14 Walden declaration of independence, social experiment, voyage of spiritual discovery, and manual for self reliance Based on a cabin in Walden woods owned by his friend Ralph Waldo Emerson. Emphasizes the importance of being close to nature. Materialists attitudes. Attempt to engage creativity with the better aspects of contemporary culture.

15 Civil Disobedience people should not permit government to overrule their consciences Motivated by his disgust for slavery. Government is more harmful than helpful and therefore cannot be justified.

16 Margaret Fuller Born in Cambridge, MA.
Her father taught her thoroughly, learning to read by the age of 3½ . By the age of 30, Fuller gained the reputation as being the most well-read person in New England. However, her father died in 1835, leaving the family dependent upon her, causing fuller to get a job as a teacher at Alcott’s Temple School in Boston. In 1839, Fuller gained a position at Emerson’s Journal, The Dial, as the editor. While at The Dial, Fuller wrote one of her most famous work, The Great Lawsuit.

17 Writing Style Feminist , women’s education, equal rights
Reformation of social levels (prisoners, homeless) Psychological well-being of the individual Believed in the possibility of change

18 Elizabeth Peabody Born in Billerica, MA.
Worked as an assistant teacher for Amos Alcott in the Temple School in Boston. After the school closed, she published one of her most famous works, Record of a School. She opened a bookstore, where she met Margaret Fuller and hosted a series of meetings called “Conversations” with Margaret Fuller. She then applied and earned the position of Business Manager for Emerson’s journal, The Dial. After the journal disbanded because of the lack of subscriptions, she opened up her own kindergarten.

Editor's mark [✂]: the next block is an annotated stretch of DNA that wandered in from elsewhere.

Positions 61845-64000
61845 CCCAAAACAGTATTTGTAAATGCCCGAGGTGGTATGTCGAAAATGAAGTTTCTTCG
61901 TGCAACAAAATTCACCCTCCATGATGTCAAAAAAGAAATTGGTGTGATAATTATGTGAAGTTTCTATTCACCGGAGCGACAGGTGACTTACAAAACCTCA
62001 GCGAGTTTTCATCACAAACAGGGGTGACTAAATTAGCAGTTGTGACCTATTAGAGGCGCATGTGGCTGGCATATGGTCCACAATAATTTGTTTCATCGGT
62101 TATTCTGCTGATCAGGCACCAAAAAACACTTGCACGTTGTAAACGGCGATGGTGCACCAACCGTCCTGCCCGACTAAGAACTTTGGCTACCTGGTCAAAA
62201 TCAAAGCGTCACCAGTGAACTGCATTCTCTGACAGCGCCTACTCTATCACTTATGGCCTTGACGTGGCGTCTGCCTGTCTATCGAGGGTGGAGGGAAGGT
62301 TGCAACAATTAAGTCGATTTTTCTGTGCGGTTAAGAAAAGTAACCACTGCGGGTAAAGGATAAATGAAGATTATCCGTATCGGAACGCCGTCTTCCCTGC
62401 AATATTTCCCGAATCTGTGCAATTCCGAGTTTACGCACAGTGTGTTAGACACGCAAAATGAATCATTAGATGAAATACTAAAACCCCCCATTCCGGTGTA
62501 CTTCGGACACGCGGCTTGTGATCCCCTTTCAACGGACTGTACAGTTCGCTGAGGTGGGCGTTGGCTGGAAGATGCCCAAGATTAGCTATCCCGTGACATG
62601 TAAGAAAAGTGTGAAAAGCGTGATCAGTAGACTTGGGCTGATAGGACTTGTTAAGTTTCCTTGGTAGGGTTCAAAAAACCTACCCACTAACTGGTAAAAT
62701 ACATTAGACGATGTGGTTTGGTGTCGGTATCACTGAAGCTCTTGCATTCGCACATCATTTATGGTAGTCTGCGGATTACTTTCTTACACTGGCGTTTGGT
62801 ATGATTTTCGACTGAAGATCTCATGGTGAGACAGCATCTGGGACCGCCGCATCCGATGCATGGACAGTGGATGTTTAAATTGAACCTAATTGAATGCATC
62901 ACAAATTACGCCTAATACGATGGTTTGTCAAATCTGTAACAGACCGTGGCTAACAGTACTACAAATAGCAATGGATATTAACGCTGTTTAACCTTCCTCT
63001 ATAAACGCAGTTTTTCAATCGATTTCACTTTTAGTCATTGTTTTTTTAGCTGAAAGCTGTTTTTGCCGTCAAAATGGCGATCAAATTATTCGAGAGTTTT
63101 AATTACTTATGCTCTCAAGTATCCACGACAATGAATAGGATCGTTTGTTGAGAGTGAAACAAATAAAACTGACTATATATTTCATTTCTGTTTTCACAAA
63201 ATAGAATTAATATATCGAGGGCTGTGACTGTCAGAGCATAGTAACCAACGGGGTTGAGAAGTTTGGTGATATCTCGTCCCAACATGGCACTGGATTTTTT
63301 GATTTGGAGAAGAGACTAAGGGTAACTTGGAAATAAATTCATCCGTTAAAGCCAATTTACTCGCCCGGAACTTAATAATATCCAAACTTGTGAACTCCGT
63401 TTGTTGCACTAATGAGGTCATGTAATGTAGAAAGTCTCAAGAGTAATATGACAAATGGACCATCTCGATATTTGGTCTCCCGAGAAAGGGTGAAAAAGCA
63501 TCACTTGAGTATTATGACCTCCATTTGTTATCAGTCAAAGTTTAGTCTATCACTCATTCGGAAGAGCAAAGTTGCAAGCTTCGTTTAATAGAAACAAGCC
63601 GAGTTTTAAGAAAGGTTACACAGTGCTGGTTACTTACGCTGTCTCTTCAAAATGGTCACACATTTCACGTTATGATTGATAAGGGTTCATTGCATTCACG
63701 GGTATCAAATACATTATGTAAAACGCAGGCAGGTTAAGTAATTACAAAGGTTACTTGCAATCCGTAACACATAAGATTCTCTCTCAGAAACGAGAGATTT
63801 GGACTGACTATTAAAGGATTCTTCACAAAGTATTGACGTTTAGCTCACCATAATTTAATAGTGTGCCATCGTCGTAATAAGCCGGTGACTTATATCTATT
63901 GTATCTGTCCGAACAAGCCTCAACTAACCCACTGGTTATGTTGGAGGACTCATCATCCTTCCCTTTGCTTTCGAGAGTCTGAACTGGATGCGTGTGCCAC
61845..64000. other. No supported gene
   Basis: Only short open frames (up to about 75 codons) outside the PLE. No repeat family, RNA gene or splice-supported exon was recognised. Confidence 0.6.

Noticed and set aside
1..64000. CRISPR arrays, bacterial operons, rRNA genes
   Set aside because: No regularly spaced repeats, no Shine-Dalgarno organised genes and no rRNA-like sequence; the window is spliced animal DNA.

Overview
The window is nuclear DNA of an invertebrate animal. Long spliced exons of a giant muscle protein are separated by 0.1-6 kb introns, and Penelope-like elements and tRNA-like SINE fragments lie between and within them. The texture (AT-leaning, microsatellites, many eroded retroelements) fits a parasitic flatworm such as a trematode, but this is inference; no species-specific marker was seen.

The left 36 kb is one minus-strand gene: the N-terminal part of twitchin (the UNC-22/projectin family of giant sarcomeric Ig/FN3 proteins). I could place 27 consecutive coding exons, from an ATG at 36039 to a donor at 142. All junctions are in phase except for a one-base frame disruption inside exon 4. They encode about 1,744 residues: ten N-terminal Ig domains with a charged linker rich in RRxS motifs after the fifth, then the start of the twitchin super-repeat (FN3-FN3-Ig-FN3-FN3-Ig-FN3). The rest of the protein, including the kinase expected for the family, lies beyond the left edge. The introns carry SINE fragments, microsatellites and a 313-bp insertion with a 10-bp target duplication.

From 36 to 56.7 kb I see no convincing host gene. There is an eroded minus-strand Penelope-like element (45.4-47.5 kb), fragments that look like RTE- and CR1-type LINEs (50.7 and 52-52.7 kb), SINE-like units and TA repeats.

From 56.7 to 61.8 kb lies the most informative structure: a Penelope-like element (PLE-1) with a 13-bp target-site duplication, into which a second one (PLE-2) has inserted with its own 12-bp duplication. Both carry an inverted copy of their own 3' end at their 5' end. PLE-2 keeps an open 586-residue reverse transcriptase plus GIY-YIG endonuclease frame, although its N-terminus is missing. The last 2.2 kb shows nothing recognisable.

19 Writing Style Woman’s rights
fine arts, history, mythology, literature, and nature Supported the education of children younger than age 6 (later became kindergarten) Anti-slavery led efforts for the rights of the Paiute Indians.

20 Amos Bronson Alcott Born in Wolcott, CT.
Father of 4 children, among them: Louisa May Alcott Teaching himself to read, Alcott spent a few years as a salesman in the American South. By the Age of 30, Alcott became widely known for his debating Thoreau. During this time he was also played a role in the Underground railroad. In 1834, he opened the Temple School in Boston. After his school disbanded, he moved to Concord, MA where he took part in The Dial, a journal ran by Emerson. At The Dial, Alcott published one of his most famous series of works, Orphic Sayings.

21 Writing Style Utopian socialist (develop the best powers of body and soul) emphasized the ideas of the school of American Transcendentalists led by Emerson Platonic philosophy, the illumination of the mind and soul by direct communion with Spirit Influenced the mid 19th century New Thought movement

22 The Dial American magazine published 1840 and 1929, publication of the Transcendentalists (Transcendental Club, included Emerson, Fuller, Peabody, Alcott) Outlet for modernist literature, vehicle for essays and reviews Viewed as a political magazine, heavily criticized Reestablished as a literary magazine in 1920 to include artwork, poetry, and fiction Published writers like Ezra Pound, W.B Yeats, E.E Cummings, and T.S Elliot

23 Common Factors

24 Works Cited Encyclopedia Britannica. “Emerson, Ralph Waldo.” American Transcendentalism Web. “The Dial: A Magazine for Literature, Philosophy, Religion, and History.” The Literature Network. “Henry David Thoreau.”